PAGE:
Geomys pinetis Photo Barry Mansell ©
Pocket gophers are rat-sized, tube-shaped animals, rarely seen on the surface. Adapted for a life underground, they have huge, orange-colored incisors, enlarged front feet with long claws, a short naked tail, and tiny eyes and ears.
Pocket gophers can also close their lips behind their incisors, which allow them to dig and cut roots and tubers with their teeth without getting soil in their mouth. They also have a pair of external, fur-lined cheek pouches, in which food and nesting material is transported to chambers in the burrow.
Each pocket gopher digs an extensive system of tunnels, including shallow tunnels about a foot below the surface for feeding and deeper (18-36 inches) tunnels where their nest and food storage chambers are located. As pocket gophers dig, the soil in the tunnel (casting) is pushed upward through a tube to the surface, where it appears as a sandy mound. Tunnels are then plugged from the inside. A line of fresh mounds across a field marks the pocket gopher’s passage. This behavior has resulted in locals referring to pocket gophers as ‘sandy mounders’, which was later corrupted to ‘salamander.’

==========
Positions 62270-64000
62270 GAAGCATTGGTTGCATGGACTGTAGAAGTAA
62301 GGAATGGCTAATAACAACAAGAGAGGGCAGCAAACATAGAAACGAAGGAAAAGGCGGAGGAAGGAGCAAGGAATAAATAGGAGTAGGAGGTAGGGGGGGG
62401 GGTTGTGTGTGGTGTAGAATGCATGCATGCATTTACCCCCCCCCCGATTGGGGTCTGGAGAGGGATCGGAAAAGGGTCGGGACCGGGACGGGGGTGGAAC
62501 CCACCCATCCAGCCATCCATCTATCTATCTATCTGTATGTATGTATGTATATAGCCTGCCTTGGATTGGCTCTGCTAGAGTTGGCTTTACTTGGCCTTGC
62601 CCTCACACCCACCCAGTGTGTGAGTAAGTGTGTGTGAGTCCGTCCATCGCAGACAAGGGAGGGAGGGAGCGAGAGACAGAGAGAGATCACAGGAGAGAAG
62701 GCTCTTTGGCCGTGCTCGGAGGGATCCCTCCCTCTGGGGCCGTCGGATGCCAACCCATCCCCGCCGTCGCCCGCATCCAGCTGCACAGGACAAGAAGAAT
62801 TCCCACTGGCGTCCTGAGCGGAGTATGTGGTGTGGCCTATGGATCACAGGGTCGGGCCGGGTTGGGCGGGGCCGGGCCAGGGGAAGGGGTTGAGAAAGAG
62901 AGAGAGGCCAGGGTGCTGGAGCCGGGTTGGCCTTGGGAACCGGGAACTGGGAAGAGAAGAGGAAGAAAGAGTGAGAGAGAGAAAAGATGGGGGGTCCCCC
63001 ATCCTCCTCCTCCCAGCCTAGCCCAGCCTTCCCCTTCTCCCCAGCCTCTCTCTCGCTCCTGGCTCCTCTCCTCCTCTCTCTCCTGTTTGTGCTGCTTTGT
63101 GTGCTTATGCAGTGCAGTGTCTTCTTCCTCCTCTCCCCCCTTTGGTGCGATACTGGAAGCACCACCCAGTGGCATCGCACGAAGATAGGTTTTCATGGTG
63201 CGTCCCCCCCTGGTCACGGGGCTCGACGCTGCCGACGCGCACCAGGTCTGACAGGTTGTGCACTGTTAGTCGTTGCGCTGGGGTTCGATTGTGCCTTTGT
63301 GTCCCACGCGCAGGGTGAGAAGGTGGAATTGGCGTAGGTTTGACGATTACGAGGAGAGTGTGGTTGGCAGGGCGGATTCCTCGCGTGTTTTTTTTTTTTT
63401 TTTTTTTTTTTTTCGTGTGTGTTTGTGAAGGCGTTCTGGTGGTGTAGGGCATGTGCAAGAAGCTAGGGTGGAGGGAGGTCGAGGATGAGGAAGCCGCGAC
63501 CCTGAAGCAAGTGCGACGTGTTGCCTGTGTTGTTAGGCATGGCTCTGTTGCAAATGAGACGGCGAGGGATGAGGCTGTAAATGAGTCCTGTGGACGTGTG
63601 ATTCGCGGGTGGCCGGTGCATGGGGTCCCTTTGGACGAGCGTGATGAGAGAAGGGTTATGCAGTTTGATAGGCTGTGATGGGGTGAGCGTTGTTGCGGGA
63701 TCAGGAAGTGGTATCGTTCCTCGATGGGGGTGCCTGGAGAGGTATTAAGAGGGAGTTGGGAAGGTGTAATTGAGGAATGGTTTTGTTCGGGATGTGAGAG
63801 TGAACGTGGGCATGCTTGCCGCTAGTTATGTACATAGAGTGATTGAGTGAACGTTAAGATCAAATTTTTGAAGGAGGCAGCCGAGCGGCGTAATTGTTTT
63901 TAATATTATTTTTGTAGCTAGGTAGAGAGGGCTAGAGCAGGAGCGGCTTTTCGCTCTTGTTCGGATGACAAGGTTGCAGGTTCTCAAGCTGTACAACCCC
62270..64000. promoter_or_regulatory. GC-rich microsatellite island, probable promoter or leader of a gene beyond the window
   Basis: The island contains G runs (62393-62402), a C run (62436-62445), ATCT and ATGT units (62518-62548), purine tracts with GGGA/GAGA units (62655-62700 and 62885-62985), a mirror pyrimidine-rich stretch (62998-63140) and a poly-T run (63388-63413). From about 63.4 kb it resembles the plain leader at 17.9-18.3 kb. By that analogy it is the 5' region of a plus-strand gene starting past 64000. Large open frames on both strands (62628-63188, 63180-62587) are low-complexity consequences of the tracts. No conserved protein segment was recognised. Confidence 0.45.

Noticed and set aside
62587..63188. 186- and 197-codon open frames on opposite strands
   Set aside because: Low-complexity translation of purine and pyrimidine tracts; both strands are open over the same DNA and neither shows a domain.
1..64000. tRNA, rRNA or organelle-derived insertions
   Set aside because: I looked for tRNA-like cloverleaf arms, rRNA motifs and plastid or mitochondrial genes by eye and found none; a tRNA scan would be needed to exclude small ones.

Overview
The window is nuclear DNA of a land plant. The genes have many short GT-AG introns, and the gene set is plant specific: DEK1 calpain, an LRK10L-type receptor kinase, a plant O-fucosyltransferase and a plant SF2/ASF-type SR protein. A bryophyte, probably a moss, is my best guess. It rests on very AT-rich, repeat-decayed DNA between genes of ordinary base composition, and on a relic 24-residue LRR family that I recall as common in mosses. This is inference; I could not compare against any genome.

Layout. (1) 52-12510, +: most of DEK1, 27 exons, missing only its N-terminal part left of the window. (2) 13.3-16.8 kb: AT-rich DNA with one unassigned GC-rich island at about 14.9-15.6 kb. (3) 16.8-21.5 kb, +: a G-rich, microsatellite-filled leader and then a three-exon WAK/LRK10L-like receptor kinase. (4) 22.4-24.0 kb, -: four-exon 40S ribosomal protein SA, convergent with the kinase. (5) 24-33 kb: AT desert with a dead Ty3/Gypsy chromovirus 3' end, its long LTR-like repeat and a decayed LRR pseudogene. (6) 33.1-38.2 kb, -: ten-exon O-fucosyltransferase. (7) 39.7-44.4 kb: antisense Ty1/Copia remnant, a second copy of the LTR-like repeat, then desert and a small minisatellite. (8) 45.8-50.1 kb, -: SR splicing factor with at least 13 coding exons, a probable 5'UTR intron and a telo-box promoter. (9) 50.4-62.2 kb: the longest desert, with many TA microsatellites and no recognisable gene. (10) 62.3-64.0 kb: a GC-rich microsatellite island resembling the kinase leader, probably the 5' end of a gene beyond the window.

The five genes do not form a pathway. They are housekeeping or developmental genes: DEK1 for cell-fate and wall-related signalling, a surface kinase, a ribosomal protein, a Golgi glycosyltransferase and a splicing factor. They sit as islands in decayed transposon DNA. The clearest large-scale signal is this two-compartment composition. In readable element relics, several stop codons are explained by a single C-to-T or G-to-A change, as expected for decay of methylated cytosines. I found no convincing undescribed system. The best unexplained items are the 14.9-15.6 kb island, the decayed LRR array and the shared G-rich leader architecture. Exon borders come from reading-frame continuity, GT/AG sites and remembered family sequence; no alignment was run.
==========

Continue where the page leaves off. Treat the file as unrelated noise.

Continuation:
The gopher’s mound provides a home to other animals, including crown snakes and mole skinks. Radio-tagged pine snakes have been seen tunneling into pocket gopher burrows, where they prey on the rodent. Pine snakes have a heavy, enlarged rostral scale on their nose that they use to help them punch into the mound so they can gain access to the tunnel.
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